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Climbing to the top of the galactic mass ladder: evidence for frequent prolate-like rotation among the most massive galaxies

Abstract : We present the stellar velocity maps of 25 massive early-type galaxies located in dense environments observed with MUSE. Galaxies are selected to be brighter than MK = -25.7 mag, reside in the core of the Shapley Super Cluster or be the brightest galaxy in clusters richer than the Virgo Cluster. We thus targeted galaxies more massive than 1012 M and larger than 10 kpc (half-light radius). The velocity maps show a large variety of kinematic features: oblate-like regular rotation, kinematically distinct cores, and various types of non-regular rotation. The kinematic misalignment angles show that massive galaxies can be divided into two categories: those with small or negligible misalignment and those with misalignment consistent with being 90°. Galaxies in this latter group, comprising just under half of our galaxies, have prolate-like rotation (rotation around the major axis). Among the brightest cluster galaxies the incidence of prolate-like rotation is 50 per cent, while for a magnitude limited sub-sample of objects within the Shapley Super Cluster (mostly satellites), 35 per cent of galaxies show prolate-like rotation. Placing our galaxies on the mass-size diagram, we show that they all fall on a branch extending almost an order of magnitude in mass and a factor of 5 in size from the massive end of galaxies, previously recognized as associated with major dissipation-less mergers. The presence of galaxies with complex kinematics and, particularly, prolate-like rotators suggests, according to current numerical simulations, that the most massive galaxies grow predominantly through dissipation-less equal-mass mergers.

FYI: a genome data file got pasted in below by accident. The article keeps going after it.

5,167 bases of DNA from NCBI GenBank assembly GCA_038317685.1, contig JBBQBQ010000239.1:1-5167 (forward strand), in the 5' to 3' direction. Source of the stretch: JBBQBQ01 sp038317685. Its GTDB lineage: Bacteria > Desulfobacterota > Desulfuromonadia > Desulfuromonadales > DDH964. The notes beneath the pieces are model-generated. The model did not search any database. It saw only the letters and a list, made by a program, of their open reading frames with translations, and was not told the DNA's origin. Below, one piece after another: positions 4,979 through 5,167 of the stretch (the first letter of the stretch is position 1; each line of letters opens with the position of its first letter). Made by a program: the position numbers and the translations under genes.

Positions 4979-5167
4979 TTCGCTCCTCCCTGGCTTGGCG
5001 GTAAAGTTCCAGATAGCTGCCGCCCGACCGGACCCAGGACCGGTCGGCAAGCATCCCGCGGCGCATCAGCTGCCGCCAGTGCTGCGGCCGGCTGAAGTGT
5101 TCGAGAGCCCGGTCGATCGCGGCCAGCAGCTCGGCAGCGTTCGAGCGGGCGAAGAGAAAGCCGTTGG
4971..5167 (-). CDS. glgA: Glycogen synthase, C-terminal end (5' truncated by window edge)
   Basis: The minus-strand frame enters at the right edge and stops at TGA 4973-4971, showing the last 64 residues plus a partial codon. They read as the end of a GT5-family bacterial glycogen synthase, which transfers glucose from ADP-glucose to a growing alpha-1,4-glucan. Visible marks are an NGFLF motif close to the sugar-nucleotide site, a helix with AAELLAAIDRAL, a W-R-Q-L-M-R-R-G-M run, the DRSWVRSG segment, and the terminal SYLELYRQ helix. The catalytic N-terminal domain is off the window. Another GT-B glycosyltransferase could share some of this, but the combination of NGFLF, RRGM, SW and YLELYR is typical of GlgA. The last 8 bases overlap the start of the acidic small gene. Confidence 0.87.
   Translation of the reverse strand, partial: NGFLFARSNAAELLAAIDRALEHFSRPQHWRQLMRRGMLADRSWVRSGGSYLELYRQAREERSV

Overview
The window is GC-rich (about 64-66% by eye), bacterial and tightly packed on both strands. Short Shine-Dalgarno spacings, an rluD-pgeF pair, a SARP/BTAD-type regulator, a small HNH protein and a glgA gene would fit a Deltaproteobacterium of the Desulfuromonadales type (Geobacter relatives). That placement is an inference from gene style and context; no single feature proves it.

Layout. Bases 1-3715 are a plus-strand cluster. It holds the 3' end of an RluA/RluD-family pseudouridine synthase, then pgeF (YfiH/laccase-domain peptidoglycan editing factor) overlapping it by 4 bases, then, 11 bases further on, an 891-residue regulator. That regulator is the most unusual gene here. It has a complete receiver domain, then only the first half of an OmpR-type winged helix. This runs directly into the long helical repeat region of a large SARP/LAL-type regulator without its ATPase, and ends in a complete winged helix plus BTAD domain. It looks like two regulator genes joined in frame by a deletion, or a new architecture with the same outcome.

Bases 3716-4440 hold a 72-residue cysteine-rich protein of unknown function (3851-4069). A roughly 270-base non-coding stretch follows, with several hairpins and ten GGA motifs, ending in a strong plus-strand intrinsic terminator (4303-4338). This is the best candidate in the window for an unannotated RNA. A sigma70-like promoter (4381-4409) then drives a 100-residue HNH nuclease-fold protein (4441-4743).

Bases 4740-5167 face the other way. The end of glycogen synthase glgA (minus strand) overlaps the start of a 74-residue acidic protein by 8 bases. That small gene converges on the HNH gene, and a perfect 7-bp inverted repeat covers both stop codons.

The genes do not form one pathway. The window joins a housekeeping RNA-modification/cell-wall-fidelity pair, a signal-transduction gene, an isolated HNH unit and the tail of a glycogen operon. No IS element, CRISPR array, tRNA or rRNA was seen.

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Submitted on : Saturday, July 2, 2022 - 2:14:32 PM
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Davor Krajnović, Eric Emsellem, Mark den Brok, Raffaella Anna Marino, Kasper Borello Schmidt, et al.. Climbing to the top of the galactic mass ladder: evidence for frequent prolate-like rotation among the most massive galaxies. Monthly Notices of the Royal Astronomical Society, 2018, 477, pp.5327-5337. ⟨10.1093/mnras/sty1031⟩. ⟨insu-03711221⟩



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